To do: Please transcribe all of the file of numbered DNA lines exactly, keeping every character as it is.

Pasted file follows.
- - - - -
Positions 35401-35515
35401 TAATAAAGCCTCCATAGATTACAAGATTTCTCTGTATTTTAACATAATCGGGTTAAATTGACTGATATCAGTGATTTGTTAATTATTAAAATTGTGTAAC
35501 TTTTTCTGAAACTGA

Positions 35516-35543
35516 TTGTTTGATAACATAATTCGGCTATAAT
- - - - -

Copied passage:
Positions 35401-35515
35401 TAATAAAGCCTCCATAGATTACAAGATTTCTCTGTATTTTAACATAATCGGGTTAAATTGACTGATATCAGTGATTTGTTAATTATTAAAATTGTGTAAC
35501 TTTTTCTGAAACTGA

Positions 35516-35543
35516 TTGTTTGATAACATAATTCGGCTATAAT